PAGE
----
An evening with one of AMREF's famous Flying Doctors
By Kitty Reddington and Sam Hindels
On October 25, 2011, AMREF USA hosted a reception featuring Dr. Asrat Mengiste, Head Surgeon of AMREF’s Flying Doctors. Introductions were made by AMREF USA’s Executive Director Lisa Meadowcroft and Chair of the Board, Carol Jenkins. Dr. Mengiste started the evening by extending an invitation to everyone at the event to come visit Africa and see all that it has to offer, as he said the “memory will stay with you for a long time.” He then spoke about the work of the Flying Doctors and how in 2010 their clinical outreach program provided services to more than 20,000 patients in remote locations across Eastern Africa.
The main focus of Dr. Mengiste’s discussion was on reconstructive surgery, particularly cleft lip and palate. Dr. Mengiste, and his team perform a large majority of these surgeries in very rural and hard to access areas. The conditions that the doctors operate in are very extreme; the doctors are responsible not only for the surgery, but also for the local anesthetic and post-op care. There are limited medical supplies and often the conditions are not very sanitary. The doctors travel out to remote locations, and then spend up to a week doing surgeries from early in the morning until late at night. While they perform the surgeries, they are also training the local physicians to do the same. This creates an important multiplying effect.
Cleft lip and palate surgeries are important particularly in Africa for at least two reasons. In many communities deformities are not recognized as simple birth/genetic anomalies, they are seen as taboo, or a punishment for an ancestors bad actions. This leads to the person with the cleft lip/palate being ostracized by their community and often leads families to hide children effected in the home, not letting them go outside. If they are not treated at a young age, many children can die because they are unable to get proper nutrition due to an inability to suckle. People were curious as to why it appears that Africa has more cleft lip/palates than other parts of the world; Dr. Mengiste explained that Africa has a similar ratio as many as Western countries, but that the problem was the back-log of patients who were not treated at birth. The current back-log is suspected to be about 100,000 patients. Many individuals in Africa do not realize that a cleft lip/palate can easily be corrected through surgery and so if the children survive their first year of life without complications, fixing the cleft palate becomes less of a necessity; however, the change it creates for the patient is enormous. Dr. Mengiste mentioned that since the operation is not a priority for most countries, it is an area where AMREF can make a large impact.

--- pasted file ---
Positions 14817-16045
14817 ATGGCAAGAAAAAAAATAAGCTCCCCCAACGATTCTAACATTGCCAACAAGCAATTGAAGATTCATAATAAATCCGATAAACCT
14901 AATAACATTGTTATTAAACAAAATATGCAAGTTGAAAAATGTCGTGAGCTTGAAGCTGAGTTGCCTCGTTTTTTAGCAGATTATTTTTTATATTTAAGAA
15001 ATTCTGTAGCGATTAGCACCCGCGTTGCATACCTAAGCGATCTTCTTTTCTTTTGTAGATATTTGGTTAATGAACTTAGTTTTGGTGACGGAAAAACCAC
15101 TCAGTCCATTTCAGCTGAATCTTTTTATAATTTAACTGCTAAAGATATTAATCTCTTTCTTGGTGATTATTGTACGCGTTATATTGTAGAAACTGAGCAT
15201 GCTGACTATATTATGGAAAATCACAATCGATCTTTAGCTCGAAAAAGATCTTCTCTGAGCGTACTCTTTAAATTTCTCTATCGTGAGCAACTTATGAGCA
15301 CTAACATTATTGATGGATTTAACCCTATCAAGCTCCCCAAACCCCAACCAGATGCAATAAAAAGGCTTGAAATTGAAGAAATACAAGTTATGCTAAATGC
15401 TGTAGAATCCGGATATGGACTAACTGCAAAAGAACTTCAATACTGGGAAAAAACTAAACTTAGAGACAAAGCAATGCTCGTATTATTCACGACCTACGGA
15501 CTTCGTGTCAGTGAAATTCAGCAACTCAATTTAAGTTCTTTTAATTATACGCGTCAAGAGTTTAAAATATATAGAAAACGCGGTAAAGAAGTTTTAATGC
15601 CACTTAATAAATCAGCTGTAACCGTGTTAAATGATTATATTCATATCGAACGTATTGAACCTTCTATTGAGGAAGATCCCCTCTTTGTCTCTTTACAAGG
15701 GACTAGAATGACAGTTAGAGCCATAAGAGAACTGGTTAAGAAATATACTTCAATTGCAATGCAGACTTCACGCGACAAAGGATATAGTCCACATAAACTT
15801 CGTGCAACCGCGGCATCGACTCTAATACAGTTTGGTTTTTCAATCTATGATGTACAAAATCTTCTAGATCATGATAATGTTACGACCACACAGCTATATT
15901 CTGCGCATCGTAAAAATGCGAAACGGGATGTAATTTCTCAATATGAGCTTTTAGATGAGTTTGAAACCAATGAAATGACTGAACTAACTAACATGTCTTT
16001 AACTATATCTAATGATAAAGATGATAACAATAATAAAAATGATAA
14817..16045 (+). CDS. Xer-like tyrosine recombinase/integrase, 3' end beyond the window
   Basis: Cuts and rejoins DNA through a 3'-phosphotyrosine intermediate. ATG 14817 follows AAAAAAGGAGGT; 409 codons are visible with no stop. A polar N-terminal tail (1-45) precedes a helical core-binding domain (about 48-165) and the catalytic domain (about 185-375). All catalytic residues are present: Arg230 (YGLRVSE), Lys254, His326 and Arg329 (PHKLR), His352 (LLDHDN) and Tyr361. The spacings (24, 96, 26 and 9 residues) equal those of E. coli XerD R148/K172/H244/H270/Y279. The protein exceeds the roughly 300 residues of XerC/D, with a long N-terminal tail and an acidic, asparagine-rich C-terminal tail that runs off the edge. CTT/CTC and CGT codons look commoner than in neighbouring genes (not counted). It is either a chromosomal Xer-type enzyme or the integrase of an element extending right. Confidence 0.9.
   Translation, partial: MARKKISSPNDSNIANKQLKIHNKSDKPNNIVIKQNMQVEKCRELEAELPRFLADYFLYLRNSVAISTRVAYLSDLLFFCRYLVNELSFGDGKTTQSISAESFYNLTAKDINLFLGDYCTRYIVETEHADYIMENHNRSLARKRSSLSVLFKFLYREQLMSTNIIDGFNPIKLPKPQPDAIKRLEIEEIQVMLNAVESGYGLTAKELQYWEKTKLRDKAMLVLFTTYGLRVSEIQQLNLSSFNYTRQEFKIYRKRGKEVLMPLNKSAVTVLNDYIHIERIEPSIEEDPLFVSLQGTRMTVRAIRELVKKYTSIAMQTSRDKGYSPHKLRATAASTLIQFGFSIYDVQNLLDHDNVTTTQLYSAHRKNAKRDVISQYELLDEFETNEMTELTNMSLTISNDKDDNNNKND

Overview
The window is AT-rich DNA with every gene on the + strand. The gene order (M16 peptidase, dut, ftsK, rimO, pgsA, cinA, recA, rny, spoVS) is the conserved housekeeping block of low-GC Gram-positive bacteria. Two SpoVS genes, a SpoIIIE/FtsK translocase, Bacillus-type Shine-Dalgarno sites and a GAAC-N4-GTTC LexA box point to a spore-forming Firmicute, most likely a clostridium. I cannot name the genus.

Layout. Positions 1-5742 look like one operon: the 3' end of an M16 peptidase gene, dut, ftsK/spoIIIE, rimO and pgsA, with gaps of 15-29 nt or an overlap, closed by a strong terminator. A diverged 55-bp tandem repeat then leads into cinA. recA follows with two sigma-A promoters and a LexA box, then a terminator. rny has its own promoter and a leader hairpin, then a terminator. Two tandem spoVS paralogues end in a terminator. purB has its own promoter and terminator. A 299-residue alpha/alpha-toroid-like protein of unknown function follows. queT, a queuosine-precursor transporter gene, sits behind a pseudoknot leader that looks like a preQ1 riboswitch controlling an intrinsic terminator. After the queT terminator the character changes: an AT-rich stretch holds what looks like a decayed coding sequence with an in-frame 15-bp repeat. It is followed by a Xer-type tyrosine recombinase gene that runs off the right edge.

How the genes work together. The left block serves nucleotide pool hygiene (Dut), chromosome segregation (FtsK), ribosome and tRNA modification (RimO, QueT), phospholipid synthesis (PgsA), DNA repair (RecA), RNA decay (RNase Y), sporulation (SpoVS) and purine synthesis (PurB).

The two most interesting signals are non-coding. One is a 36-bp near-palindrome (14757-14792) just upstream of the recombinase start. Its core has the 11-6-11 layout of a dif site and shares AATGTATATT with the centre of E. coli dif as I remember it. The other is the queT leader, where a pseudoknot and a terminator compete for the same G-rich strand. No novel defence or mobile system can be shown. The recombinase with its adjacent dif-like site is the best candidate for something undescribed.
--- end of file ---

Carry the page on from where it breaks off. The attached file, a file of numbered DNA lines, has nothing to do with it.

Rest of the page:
Dr. Mengiste spoke of one patient who was much older than the children they normally focus operating on. The man was in his 50’s and insisted on the surgery. After six months when the doctors returned to this particular hospital for follow up, he actually returned, which is uncommon for most patients. He came with a group of people from his village who also had cleft palates. The surgery had changed his life so significantly that he wanted to ensure others were able to have the same opportunity. Word of mouth is important in the areas where Dr. Mengiste works because they are so rural, it is impossible to reach all the small communities.
Dr. Mengiste also acknowledged the significance of the partnership with Smile Train, an important funder of the AMREF cleft lip and palate program, and personally thanked them for their important contributions to this area. Before working with Smile Train, AMREF was doing about 200 cleft surgeries a year (2005), since we started working together AMREF has been able to do about 1,200 surgeries a year.
Dr. Mengiste concluded by saying that international collaboration is the way to move forward in order to tackle this life altering birth defect. More financial investments are needed in this area from both the U.S. and other countries.